Global warming in this century may be the largest anthropogenic disturbance ever placed on natural systems (1, 2). Its impact on species is likely to vary geographically (24), but a mechanistic framework to predict its magnitude and global distribution has not yet been developed (5). One important determinant of biological responses to climate change will be the degree of warming itself, which will continue to be greater at high latitudes (6). Also relevant, however, is the physiological sensitivity of organisms to changes in the temperature of their environment (7, 8). The thermal tolerance of many organisms has been shown to be proportional to the magnitude of temperature variation they experience (911), a characteristic of climate that also increases with latitude. Evaluating the impacts of rapidly changing climates on population fitness and survival thus requires linking geographic patterns of the magnitude of temperature change with the physiological sensitivity of organisms to that change (12).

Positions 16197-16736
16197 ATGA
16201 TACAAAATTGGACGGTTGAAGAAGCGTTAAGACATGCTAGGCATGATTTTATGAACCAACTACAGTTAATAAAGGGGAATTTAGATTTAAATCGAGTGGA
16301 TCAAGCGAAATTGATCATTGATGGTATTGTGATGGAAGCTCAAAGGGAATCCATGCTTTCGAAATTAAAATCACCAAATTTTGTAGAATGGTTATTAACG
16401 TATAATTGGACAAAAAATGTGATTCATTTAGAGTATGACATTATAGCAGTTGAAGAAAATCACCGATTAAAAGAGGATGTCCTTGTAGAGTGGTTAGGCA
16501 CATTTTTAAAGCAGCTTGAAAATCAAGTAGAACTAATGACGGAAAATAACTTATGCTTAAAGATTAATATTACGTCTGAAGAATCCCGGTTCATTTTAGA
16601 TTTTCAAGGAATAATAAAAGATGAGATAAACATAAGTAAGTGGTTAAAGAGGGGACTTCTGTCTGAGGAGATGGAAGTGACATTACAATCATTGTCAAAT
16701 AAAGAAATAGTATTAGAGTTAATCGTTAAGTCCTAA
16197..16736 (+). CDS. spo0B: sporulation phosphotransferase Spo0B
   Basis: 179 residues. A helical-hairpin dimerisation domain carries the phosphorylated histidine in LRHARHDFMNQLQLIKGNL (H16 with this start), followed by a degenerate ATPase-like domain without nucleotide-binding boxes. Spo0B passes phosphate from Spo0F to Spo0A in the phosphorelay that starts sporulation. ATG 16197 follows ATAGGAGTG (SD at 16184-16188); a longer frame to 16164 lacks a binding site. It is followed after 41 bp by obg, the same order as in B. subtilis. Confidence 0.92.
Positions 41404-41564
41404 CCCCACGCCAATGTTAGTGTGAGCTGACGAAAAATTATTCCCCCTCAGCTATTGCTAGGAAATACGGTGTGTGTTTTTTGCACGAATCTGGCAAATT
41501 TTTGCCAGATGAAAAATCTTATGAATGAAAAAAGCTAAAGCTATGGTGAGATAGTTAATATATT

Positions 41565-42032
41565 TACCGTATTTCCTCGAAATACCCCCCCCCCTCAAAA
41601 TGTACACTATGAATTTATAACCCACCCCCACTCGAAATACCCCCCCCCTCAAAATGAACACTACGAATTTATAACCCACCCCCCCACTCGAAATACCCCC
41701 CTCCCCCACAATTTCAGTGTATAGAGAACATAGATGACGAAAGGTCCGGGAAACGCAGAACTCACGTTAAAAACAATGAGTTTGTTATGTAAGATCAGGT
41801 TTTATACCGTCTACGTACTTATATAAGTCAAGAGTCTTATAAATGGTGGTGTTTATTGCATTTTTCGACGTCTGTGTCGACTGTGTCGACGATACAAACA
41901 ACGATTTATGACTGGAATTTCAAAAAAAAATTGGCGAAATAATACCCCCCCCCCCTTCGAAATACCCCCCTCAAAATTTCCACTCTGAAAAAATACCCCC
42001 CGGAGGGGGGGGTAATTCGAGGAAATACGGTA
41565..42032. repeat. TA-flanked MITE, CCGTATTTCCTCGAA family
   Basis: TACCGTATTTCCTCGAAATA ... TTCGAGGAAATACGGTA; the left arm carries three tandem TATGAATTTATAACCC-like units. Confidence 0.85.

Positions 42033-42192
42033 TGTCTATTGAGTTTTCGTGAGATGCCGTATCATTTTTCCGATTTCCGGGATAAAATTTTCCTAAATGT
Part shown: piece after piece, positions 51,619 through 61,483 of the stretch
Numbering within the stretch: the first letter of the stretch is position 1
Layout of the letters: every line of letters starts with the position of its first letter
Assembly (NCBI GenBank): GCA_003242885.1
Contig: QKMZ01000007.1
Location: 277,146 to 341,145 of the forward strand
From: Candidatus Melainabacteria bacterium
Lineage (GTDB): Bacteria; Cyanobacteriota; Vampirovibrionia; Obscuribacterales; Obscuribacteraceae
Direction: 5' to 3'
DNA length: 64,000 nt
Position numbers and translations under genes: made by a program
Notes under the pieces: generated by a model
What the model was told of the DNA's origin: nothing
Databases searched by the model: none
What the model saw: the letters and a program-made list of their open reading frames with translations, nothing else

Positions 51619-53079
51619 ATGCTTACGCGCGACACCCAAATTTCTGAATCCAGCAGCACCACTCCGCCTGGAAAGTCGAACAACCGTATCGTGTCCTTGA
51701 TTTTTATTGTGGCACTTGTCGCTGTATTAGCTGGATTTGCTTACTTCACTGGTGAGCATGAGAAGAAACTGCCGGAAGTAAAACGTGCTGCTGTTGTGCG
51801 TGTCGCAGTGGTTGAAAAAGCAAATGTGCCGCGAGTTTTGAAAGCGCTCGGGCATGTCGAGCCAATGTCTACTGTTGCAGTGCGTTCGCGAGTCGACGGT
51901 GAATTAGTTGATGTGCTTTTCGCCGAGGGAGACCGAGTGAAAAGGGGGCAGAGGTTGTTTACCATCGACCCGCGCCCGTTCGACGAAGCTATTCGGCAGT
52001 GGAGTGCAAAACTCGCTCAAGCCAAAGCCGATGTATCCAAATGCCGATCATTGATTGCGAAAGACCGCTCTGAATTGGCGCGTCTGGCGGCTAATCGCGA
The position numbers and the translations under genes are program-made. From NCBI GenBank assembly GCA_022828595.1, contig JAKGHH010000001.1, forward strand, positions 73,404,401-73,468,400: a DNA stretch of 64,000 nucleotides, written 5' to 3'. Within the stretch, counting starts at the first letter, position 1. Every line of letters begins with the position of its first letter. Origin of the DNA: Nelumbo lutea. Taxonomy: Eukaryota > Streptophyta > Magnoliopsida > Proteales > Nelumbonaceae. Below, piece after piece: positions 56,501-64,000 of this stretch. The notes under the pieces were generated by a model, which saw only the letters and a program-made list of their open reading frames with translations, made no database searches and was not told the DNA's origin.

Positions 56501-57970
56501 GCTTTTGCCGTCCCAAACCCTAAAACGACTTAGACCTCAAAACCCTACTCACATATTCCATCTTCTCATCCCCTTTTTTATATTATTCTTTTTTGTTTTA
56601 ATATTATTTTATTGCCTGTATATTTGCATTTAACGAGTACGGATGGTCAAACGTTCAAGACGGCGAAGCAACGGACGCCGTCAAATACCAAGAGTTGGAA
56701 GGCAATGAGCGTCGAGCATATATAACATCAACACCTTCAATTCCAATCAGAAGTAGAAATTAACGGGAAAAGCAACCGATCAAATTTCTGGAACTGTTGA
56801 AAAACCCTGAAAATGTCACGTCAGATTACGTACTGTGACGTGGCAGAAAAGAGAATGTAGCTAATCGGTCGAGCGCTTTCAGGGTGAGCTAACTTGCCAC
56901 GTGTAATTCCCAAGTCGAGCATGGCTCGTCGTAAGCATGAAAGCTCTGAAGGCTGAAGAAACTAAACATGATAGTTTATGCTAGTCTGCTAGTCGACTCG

Ectotherms constitute the vast majority of terrestrial biodiversity (13) and are especially likely to be vulnerable to climate warming because their basic physiological functions such as locomotion, growth, and reproduction are strongly influenced by environmental temperature. The ability of ectotherms to perform such functions at different temperatures is described by a thermal performance curve (14), which rises gradually with temperature from a minimum critical temperature, CTmin, to an optimum temperature, Topt, and then drops rapidly to a critical thermal maximum, CTmax (Fig. 1). Critical temperatures CTmin and CTmax, operationally defined by the limits of organism performance, have been measured for diverse ectotherms (1518) and usually covary with latitude, reflecting at least partial adaptation of ectotherms to their climate (911). Thermal performance curves index the direct effect of temperature on organism fitness (1415), and thus provide a physiological framework for elucidating a fundamental component of the impact of global climate change in a spatially explicit and empirically constrained way.

Fig. 1.